The goal of this research was to compare attitudes toward patient safety among providers of outpatient care.The study used a modified version of the safety attitudes questionnaire (SAQ) and adapted it for use in this group of providers. The modified version is termed the SAQ-A. The majority of health care is delivered in outpatient settings, yet little research has been done on provider attitudes toward ambulatory patient safety.
The author's analyzed 190 surveys (46% of all mailed, 67% of all returned) gathered from providers at an academic, urban practice in Texas. Most of the respondents (58%) were physicians and 70 percent were female. Analysis revealed that only 18 percent of physicians had positive perceptions of management (versus 32% of nurses, 33% of assistants and 70% of managers). Stress recognition also varied considerably among respondent types, with nurses having the highest rates of acknowledging effects of stress (45%) and medical assistants the lowest (20%). Only 39 percent of physicians had a positive attitude toward safety climate, and slightly less than half of physicians and nurses were satisfied with their jobs. Sixty-six percent of all providers agreed that "abnormal test results are frequently lost or overlooked."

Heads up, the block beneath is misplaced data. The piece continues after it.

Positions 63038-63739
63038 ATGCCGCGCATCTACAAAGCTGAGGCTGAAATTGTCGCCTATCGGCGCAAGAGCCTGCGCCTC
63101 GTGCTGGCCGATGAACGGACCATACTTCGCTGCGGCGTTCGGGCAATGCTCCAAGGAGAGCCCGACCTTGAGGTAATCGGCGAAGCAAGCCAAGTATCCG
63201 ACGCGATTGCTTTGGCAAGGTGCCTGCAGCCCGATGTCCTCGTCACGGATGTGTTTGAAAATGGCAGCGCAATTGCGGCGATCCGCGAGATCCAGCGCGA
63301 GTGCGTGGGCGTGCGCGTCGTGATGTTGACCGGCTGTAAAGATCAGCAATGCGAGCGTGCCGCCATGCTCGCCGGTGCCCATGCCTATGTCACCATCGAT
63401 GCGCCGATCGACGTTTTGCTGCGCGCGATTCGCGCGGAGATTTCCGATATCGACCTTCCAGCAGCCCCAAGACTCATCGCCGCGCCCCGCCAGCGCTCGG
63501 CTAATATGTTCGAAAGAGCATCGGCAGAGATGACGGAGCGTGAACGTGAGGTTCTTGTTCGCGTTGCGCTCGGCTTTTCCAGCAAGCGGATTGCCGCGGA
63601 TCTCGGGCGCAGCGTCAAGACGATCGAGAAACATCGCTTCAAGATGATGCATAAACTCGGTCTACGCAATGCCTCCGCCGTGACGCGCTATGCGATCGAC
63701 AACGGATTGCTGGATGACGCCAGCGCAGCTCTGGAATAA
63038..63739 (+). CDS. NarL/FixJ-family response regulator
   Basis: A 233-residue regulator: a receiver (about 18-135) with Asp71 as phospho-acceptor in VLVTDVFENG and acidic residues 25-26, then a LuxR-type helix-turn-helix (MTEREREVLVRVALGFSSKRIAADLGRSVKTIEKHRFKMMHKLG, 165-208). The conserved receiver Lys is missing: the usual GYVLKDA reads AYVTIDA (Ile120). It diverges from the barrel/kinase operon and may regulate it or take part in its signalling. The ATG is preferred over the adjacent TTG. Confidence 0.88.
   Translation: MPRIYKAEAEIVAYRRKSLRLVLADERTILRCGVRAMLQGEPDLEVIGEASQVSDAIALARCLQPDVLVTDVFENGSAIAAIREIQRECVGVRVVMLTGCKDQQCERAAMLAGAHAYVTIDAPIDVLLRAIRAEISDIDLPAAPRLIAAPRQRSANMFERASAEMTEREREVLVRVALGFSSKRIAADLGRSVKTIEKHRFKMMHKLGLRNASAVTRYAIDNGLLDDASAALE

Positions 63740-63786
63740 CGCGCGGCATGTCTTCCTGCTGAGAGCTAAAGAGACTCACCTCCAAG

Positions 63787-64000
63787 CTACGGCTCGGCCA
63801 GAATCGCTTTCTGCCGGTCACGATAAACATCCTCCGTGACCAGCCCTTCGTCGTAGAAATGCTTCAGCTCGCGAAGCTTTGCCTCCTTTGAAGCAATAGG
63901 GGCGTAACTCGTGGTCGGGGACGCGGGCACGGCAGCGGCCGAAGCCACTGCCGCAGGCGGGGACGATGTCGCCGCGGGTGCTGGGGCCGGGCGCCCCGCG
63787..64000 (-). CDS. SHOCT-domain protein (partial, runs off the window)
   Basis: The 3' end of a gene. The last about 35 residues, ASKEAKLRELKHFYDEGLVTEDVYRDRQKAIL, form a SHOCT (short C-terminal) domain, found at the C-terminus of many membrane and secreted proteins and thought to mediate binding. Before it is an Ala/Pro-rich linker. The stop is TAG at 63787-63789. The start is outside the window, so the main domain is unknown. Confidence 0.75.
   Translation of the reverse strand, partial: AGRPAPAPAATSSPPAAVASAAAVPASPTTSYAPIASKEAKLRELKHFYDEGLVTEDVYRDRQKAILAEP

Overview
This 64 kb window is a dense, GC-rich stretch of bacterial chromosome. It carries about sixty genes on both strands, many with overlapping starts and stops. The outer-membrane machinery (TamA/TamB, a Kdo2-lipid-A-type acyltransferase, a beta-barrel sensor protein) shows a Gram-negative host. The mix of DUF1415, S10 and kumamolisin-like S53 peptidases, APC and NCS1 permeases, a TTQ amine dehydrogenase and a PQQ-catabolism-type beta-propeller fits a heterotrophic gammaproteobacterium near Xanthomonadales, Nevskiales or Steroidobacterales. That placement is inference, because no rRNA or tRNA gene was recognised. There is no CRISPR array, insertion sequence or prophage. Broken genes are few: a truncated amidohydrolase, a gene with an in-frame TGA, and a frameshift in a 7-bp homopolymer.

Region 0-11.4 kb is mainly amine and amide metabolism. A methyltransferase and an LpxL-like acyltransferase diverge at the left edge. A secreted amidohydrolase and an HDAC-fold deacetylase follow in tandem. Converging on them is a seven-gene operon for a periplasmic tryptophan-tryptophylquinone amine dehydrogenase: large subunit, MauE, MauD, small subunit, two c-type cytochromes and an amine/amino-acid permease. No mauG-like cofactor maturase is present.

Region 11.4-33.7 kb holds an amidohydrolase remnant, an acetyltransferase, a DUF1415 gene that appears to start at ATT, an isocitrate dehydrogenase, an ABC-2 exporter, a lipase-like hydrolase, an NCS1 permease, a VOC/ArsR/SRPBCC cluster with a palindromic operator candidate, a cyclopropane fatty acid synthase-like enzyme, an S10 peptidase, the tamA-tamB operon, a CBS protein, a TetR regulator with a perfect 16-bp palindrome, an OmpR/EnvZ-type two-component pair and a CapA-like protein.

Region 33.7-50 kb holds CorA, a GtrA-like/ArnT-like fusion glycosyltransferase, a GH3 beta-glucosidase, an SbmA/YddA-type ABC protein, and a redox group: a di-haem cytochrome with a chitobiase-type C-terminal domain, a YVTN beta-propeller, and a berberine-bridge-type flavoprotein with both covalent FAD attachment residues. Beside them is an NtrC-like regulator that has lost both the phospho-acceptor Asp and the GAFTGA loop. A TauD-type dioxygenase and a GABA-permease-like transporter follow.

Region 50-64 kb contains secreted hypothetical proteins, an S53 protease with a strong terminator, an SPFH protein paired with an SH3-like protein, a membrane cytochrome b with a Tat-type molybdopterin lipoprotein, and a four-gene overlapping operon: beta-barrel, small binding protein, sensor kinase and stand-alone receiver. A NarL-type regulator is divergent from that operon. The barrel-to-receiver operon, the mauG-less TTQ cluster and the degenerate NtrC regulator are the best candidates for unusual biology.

The authors conclude that their adapted version of the SAQ may be useful for ambulatory practices that want to compare and contrast attitudes among different units within the practice to measure changes before and after initiatives to improve safety. Additionally, these same practices may want to measure primary care provider attitudes about teamwork, safety culture, or other related issues. Since the SAQ-A was used in only one setting in Texas, it may need to be adapted for other settings and practices. Lastly, small sample size made comparisons among types of providers difficult. The authors emphasize that it remains unknown whether ambulatory safety attitudes correlate with other measures of safety or with behavior change. Further research must be done to answer these questions.